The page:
While this decision is difficult, Manal explains how psychologists and specialists were called to the village to treat the tormented kids. Fear of the Israeli army was the primary problem.
“We had to break this wall of fear in our kids to be able to continue the struggle in the future,” she states.
“The resistance,” Bilal says, “is for our kids’ future, so they can grow up and follow their dreams, and their kids will be able to as well”
His son Osama, 16, was accepted into a school in Jerusalem, but denied entry to the city by Israeli authorities on reasons of security. An education in Ramallah was found but Bilal clearly sees the disappointment and the extinguished enthusiasm in his son’s eyes.
“This is the way to defeat a population. Stealing their dreams is far worse than breaking their bones and this we have to fight and teach our children how to fight,” says Manal.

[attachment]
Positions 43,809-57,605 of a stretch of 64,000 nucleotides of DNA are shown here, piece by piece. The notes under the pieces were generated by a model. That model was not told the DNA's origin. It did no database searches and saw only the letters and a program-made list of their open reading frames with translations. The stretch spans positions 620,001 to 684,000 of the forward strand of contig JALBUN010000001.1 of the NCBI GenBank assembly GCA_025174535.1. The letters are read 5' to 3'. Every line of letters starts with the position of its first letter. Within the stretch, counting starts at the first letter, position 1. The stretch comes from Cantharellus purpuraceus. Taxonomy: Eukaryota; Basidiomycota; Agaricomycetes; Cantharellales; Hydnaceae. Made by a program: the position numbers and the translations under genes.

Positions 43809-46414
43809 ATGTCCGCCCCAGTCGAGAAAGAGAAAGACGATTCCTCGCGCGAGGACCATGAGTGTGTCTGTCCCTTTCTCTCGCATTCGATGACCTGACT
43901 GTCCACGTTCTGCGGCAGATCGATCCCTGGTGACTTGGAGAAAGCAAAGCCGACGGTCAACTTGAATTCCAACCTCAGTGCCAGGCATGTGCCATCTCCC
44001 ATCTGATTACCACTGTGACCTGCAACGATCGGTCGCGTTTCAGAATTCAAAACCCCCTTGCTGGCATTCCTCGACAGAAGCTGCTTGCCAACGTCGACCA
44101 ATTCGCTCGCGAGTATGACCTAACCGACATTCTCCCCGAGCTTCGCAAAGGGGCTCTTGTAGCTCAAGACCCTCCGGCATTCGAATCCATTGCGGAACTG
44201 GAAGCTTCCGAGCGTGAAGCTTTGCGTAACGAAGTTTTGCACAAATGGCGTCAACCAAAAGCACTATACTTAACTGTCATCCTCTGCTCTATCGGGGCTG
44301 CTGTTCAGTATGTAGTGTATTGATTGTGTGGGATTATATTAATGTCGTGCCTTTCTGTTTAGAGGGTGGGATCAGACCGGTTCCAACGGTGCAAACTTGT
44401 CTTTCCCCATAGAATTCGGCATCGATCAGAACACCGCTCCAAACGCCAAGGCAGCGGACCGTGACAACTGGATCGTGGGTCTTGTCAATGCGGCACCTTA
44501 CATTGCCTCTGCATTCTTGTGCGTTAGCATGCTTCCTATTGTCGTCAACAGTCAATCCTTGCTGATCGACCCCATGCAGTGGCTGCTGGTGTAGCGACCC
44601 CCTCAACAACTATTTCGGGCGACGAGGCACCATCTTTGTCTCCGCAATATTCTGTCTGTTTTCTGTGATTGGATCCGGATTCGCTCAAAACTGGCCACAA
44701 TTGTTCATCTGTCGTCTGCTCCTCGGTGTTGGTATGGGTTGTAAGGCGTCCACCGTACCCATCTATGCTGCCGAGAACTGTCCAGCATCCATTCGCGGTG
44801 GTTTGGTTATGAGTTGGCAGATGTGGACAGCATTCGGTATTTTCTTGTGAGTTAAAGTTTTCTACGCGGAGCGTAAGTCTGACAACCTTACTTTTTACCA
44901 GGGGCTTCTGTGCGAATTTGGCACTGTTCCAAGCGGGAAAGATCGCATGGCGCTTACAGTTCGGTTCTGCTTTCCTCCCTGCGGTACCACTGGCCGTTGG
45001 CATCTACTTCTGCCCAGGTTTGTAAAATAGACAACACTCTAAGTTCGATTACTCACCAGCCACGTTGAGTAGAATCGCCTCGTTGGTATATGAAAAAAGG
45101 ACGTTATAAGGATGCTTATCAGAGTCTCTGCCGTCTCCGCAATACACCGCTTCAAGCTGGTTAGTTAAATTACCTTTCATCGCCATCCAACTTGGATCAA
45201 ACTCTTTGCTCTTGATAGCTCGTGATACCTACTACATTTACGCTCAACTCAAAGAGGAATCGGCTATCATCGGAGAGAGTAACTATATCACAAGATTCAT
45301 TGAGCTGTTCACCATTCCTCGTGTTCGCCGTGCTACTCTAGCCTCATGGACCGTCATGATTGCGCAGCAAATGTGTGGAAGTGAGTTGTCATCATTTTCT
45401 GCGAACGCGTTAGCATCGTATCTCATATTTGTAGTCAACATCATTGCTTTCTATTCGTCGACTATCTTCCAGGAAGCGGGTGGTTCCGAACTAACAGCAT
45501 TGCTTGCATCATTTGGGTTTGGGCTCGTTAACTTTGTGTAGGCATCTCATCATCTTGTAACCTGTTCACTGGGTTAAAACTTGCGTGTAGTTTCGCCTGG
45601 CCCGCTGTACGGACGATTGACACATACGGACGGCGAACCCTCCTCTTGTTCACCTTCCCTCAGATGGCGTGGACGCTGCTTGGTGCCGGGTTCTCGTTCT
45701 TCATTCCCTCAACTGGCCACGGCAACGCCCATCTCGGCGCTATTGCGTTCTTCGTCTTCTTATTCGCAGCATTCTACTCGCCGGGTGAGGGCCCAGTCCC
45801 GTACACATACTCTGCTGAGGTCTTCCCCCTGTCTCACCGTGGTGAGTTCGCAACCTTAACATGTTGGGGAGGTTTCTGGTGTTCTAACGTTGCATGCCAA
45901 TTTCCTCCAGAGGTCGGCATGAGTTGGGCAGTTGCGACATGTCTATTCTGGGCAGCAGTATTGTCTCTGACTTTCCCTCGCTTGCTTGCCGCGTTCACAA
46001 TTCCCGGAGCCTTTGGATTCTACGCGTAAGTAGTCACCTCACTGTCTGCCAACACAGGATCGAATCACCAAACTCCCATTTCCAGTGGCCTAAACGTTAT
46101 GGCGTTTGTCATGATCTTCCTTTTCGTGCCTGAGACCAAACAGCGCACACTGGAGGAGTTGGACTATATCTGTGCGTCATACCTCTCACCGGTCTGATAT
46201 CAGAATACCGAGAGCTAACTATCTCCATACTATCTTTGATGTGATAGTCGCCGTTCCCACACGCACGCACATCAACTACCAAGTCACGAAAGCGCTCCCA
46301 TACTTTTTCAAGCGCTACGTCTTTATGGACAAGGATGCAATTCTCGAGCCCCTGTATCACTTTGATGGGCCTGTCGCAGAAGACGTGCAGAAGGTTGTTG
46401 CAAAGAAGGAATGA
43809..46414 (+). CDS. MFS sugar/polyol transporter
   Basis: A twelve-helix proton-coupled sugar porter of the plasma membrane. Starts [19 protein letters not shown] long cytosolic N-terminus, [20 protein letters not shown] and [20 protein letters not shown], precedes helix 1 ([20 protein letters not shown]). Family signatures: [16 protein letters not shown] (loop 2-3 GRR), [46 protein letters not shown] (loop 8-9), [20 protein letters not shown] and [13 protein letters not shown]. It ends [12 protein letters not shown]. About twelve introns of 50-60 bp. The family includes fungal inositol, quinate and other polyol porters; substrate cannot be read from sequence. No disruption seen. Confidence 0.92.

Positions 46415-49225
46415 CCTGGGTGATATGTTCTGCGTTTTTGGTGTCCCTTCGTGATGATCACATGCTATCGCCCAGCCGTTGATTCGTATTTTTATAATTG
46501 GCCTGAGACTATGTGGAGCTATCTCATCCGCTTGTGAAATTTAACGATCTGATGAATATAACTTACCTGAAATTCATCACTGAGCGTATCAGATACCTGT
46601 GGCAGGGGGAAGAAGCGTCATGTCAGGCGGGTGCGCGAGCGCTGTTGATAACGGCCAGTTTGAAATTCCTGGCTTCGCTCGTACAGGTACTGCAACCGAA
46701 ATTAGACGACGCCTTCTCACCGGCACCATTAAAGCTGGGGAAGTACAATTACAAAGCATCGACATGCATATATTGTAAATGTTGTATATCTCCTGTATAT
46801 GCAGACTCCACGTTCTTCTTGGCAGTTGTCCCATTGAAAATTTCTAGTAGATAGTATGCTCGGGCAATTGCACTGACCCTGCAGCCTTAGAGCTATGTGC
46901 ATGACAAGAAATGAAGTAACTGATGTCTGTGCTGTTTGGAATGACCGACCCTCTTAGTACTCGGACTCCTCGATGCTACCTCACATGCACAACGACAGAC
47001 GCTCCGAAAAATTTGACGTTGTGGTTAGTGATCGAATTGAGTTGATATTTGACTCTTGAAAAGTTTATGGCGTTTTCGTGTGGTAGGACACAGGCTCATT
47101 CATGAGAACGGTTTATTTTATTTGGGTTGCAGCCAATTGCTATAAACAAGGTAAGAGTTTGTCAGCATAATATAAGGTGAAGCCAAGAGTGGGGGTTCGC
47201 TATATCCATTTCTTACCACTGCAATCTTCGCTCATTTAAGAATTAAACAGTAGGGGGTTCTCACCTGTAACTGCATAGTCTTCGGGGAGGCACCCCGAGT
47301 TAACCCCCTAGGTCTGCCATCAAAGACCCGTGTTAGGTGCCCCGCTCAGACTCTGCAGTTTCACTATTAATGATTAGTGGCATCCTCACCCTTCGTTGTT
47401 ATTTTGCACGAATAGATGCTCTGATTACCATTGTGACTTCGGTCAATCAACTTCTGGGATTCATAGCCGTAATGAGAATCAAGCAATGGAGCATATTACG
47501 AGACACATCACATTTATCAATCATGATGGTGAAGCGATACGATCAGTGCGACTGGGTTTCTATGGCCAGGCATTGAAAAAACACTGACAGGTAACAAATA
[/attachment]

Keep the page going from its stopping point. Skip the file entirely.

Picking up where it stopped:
Her youngest son Samer, 6, is also known as ‘Spider Man’ for the costume he wears to the popular protests. Samer has managed to overcome a great amount of his fears. During a night raid on the Tamimi home about 1 month ago, Samer woke up, recognized the angry men in green, and casually returned to sleep as they ransacked his house. A clear indication that the next generation will not give in to the pressure.
Nabi Saleh is a village of only 600 people. This means a great sense of unity.
“We cry together, smile together, celebrate together, suffer together, and die together,” says Manal.
When Mustafa Tamimi was shot dead by the Israeli military last December, the funeral turned into a massive outcry for justice. The 2000 some members of the funeral were tear-gassed by the same grenades which killed Mustafa just two days earlier. Several Palestinian women were beaten by soldiers and arrests were made.
The Israeli occupation is omnipresent across Palestine, entering the private lives of all Palestinians. The last person to be killed has not yet been killed. The last illegal settlement has not yet been built. Nabi Saleh’s fresh water spring has become a memory and a dream.
Yet facing armies, still ‘Spider Man’ smiles at one of his toughest quests.
Markus Fitzgerald is a volunteer with the International Solidarity Movement (name has been changed).